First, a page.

Edition 53

Our Sporting Life

  • Published 2nd August, 2016
  • ISBN: 978-1-925355-53-6
  • Extent: 264pp
  • Paperback (234 x 153mm), eBook

At a time when sport is under scrutiny like never before, this collection maps and examines how sport is located at the heart of contemporary debates about race, gender, violence and corruption. Barely a week goes by, it seems, without some new violation of socially accepted standards of behaviour. Our sporting bodies, players and administrators are increasingly vigilant and accountable; the wrong phrase at the wrong time can lead to a massive loss of sponsorship dollars.

GIDEON HAIGH delivers a forensic analysis of sports governance in Australia.

The pupil scientists are now testing a wide open-origin program that mixes geolocation and cell phone technological advances with social networking and start-foundation program someone to write my essay The university graduates its top notch in 1976. The following twelve months, it confirms advanced training routines in orthodontics, oral pathology, basic perform and periodontics

At  a time when those charged with running our sports are under greater scrutiny than ever before, how are they faring? What changes are being instituted to bring sports administration into the twenty-first century, and what forces are opposing change?

Sport in Australia is still very much a man’s world, as FLETA PAGE explores. Recounting her own teenage love of football, to a career in sports journalism, to an encounter with the notorious Chris Gayle, and on to a key role in sporting administration, she asks how girls and young women might continue to break down the barriers to entry.

As a young boy, JOHN HARMS treated the Olympics as an object of veneration. As an adult sports journalist, he travels to the International Olympic Academy in Greece to honour the memory and ideals of Baron de Coubertin. How much of that youthful enthusiasm has survived the intervening years of experience, with their endless cases of corruption?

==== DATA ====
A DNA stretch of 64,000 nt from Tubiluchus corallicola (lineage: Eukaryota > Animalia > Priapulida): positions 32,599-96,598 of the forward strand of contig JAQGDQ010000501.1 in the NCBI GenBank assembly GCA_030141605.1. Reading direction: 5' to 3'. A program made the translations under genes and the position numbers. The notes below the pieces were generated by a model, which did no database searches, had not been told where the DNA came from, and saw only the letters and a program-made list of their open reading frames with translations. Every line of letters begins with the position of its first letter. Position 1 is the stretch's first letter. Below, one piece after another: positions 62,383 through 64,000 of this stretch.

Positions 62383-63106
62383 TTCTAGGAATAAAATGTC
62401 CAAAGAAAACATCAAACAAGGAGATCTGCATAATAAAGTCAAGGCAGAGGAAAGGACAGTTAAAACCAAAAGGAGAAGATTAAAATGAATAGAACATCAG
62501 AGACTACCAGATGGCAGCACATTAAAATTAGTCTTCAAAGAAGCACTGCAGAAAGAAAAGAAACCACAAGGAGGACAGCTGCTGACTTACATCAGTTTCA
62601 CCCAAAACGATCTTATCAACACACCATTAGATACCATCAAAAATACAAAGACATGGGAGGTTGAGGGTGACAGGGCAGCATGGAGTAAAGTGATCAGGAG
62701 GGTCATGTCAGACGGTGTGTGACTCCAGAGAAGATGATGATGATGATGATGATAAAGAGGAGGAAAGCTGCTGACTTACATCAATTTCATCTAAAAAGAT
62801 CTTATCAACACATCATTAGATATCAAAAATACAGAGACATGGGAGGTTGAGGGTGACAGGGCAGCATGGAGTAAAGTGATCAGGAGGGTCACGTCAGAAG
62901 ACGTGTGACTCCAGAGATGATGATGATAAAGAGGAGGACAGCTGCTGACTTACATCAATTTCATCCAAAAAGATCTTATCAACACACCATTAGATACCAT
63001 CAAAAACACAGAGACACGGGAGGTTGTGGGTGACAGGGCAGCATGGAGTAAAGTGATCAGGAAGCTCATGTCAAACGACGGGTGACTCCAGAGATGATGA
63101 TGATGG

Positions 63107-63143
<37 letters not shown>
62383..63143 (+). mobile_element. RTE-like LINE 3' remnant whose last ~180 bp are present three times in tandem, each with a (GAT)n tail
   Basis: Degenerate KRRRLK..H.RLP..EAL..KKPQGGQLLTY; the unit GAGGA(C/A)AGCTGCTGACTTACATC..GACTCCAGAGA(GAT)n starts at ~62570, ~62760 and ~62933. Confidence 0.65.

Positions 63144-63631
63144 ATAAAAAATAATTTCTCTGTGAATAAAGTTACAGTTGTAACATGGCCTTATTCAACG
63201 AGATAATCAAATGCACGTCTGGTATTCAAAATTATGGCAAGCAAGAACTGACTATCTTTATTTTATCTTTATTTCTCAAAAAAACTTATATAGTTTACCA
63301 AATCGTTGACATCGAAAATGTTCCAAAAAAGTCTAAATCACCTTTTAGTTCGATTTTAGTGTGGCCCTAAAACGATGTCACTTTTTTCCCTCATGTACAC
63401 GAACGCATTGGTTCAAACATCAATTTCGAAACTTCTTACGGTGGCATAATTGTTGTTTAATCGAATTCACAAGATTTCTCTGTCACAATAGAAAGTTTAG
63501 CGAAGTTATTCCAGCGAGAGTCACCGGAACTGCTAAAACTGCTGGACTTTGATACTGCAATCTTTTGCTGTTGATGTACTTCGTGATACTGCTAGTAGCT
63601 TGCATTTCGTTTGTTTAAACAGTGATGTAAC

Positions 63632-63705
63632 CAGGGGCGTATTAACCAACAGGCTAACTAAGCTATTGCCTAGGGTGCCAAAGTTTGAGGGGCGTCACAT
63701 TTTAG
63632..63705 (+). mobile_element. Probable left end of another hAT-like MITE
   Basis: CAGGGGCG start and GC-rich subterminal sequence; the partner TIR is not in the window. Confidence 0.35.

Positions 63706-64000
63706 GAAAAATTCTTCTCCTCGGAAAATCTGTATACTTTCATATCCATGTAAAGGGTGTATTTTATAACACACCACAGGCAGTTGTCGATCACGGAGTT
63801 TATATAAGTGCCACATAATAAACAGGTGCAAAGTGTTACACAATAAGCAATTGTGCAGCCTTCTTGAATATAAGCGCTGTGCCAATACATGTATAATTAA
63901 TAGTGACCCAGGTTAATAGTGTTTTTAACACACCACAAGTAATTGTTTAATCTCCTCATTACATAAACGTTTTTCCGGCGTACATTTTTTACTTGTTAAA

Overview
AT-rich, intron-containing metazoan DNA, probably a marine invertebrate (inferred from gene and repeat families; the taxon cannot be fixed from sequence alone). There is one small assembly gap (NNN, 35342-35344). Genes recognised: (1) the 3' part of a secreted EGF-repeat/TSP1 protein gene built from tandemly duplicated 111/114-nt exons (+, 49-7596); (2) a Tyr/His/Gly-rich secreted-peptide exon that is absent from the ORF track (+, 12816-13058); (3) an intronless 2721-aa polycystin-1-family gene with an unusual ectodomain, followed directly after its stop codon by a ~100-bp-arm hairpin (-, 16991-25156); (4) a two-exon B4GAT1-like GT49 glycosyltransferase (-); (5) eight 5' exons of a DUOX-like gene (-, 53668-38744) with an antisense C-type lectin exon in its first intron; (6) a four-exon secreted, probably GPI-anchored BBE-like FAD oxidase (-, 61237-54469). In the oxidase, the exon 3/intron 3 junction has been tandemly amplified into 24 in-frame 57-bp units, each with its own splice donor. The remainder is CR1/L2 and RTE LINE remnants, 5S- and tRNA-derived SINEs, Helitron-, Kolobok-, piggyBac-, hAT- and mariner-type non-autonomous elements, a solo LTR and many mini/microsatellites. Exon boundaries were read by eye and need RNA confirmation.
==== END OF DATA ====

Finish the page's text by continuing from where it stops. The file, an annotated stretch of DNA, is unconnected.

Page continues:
How can a city such as Rio de Janeiro, already so troubled by crime, corruption and poverty, use an Olympics to overcome extensive social disadvantage? TRACEY HOLMES examines the legacy an Olympic Games leaves behind for its host city, and asks if this ideal has worked out for other Olympic cities?

TOM BAMFORTH re-visits West Heidelberg in Melbourne, site of the 1956 Olympic village. He finds an environment that reflects contemporary Australia’s underclass: poor yet aspirational, anonymous yet co- operative, with disadvantage being slowly transformed by a community drawn in part from world diasporas, determined to create a better life amid the fibro homes.

ANNIE ZAIDI meets an intrepid group of Indian female wrestlers. Here, ordinary young women are doing an extraordinary thing: breaking down centuries of tradition and taboo to achieve gold medal success in international competition.

Growing up in 1970s suburban Brisbane, WILLIAM MCINNES was overawed by the rugby league greats of the day – characters whose faces and stats were collected on matchboxes and footy cards. Looking back with poignancy and humour, McInnes recalls the characters, the language, the politics, the club songs and all the arcane rituals that surrounded one of his boyhood passions.

Other contributors include: Sean Dorney, Stuart Glover, Jonathan West, Ellen van Neerven, Scott Rankin, Colin Tatz, Catriona Menzies-Pike, Luke Johnson, Gay Lynch, Gerhard Fischer, Josh Chiat, Alicia Sometimes, Christopher Warren, Time Butcher, Barry Judd, Gregory Philips, Matthew Klugman, Jessica White, Keane Shum, Chris Armstrong, Selina Tusitala Marsh and Wayne Quilliam. 

Our Sporting Life, edited by JULIANNE SCHULTZ, beyond the conventional headlines to put sport under the microscope.

In this Edition

A great leap forward

As tens of thousands of refugees continued to pour south across the border and into shantytown settlements like the one he called home in Shau Kei Wan, Rong Guotuan went the other way – he went north. Ludicrous though it sounds today, Rong thought he had a better chance of achieving table tennis success on the mainland. And he wasn’t the first: a few years earlier, two other accomplished Hong Kong table tennis players, Fu Qifang and Jiang Yongning, had also crossed north…

Outback rules

In remote Australia, football is more than a sport. It is a way of gathering, a common language, a celebration of community. From Bathurst Island north of Darwin, to the heart of the Northern Territory, to the central Homelands, photographer Wayne Quilliam has...

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